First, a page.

If you haven’t heard of Coast Modern before, you’ll soon be adding to them your list of favorite bands. As our latest idobi Uprising band, the duo will be here talking about their self-titled debut—the songs, the stories, and more—tomorrow, Friday July 28th, at 7pm ET. Pay attention, because these guys are about to become the sound of your summer (and probably your fall and winter too!).
“We know without magic, heaven would be hell.”
Have you ever tried to capture the summer months in an album? I don’t mean defining a “summer soundtrack” with all the songs you play obsessively from June to September. I mean putting together an album that breathes sunshine and cool nights at the beach, deep thoughts and the pleasant feeling of having the whole day wide open in front of you.
Well, if you haven’t, don’t worry because Coast Modern has you covered. The duo—Luke Atlas and Coleman Trapp—have been making music together for a couple of years, and now they’re breaking into the indie pop scene with a breezy self-titled debut.
At first glance, eighteen songs seem daunting, especially for a debut, but bear in mind that they’ve already released a handful of tracks as singles—the worshipful ode to a loved one, “Guru”; the playful, pseudo-reggae “Pockets Full of No”; the slightly more angsty “Hollow Life”; and more—and there are a couple of instrumental interludes that last less than forty seconds. The rest of the track list is made up of songs (none of them more than four minutes long), dedicated to bringing us laid-back Californian vibes and tongue-in-cheek lyrics.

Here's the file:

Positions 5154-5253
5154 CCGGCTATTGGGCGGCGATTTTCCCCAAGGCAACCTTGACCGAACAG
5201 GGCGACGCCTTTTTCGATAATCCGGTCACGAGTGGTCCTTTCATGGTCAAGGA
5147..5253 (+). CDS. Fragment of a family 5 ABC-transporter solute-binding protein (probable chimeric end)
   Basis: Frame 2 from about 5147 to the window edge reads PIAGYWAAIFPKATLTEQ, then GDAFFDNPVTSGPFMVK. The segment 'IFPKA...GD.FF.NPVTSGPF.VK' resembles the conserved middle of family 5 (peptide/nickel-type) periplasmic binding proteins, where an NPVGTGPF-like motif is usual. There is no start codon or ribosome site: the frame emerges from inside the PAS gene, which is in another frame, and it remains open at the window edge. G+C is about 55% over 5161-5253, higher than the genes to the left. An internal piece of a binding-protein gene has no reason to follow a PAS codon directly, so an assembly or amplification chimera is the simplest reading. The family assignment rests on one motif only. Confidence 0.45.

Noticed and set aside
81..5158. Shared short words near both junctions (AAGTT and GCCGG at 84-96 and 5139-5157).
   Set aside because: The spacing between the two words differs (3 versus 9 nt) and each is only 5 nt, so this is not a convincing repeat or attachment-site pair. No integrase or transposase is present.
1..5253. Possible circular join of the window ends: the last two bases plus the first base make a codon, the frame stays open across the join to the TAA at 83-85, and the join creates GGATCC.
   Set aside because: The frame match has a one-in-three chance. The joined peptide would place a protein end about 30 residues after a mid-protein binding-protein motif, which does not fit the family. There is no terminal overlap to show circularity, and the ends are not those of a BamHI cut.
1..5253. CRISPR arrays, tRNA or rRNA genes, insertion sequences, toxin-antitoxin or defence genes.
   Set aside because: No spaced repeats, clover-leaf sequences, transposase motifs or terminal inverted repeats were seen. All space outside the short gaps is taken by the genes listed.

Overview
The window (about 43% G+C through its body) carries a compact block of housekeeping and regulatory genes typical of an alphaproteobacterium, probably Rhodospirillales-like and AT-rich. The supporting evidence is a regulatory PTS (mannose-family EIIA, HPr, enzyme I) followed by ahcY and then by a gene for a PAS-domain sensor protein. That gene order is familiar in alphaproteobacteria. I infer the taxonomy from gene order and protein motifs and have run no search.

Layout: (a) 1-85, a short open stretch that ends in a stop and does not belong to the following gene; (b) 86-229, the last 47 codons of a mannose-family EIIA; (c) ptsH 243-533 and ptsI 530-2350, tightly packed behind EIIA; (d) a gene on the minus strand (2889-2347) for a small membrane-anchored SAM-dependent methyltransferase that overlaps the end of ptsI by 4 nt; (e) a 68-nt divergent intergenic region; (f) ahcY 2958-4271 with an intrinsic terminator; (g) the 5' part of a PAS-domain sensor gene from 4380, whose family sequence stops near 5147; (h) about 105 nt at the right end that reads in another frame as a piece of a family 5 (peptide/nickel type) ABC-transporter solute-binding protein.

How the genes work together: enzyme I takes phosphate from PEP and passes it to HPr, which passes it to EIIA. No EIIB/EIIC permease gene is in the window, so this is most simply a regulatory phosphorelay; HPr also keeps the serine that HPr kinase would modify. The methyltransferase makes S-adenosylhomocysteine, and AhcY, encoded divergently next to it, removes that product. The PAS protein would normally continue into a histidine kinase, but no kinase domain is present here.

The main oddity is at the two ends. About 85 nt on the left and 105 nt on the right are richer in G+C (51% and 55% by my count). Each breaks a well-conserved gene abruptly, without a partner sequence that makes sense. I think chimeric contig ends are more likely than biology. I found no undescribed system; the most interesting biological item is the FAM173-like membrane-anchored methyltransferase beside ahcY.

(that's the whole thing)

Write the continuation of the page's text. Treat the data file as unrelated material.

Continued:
It can be hard to take Coast Modern seriously when one of their songs is called “Tiny Umbrella”, while another suggests a girl has a body as “hot as lava” (this particular song, “Pogs & Slammers”, references a game that you’ll really only understand if you’d been a kid in the mid-nineties) and it’s as ridiculous as it is catchy. Coast Modern is going with the flow, playing with genres and switching effortlessly from island-style drums to electric guitars, while still making music that’s meaningful to them—even if it’s just capturing a feeling “of emotion that [they] just can’t describe” (“Comb My Hair”). Most of the tracks are carefree and fun, but there are slower offerings—“Wild at Heart” and the closer, “Frost”—that bring a touch of introspection to the otherwise easy-going album.
It might be tempting to compare Coast Modern to that other dynamic duo, twenty one pilots, but apart from a fondness for reggae, they’re really not the same at all. Coast Modern’s debut is vibrant indie pop, inspired by everyone from The Beach Boys and The Beatles to Led Zeppelin and Weezer, and they manage to bring the summer to our headphones, no matter what the weather looks like outside.
Buy It, Stream It, or Skip It? Buy it! Coast Modern’s debut is the musical equivalent of the summer, and you’ll be happy to break it out months from now when there’s snow on the ground and you’re missing the beach.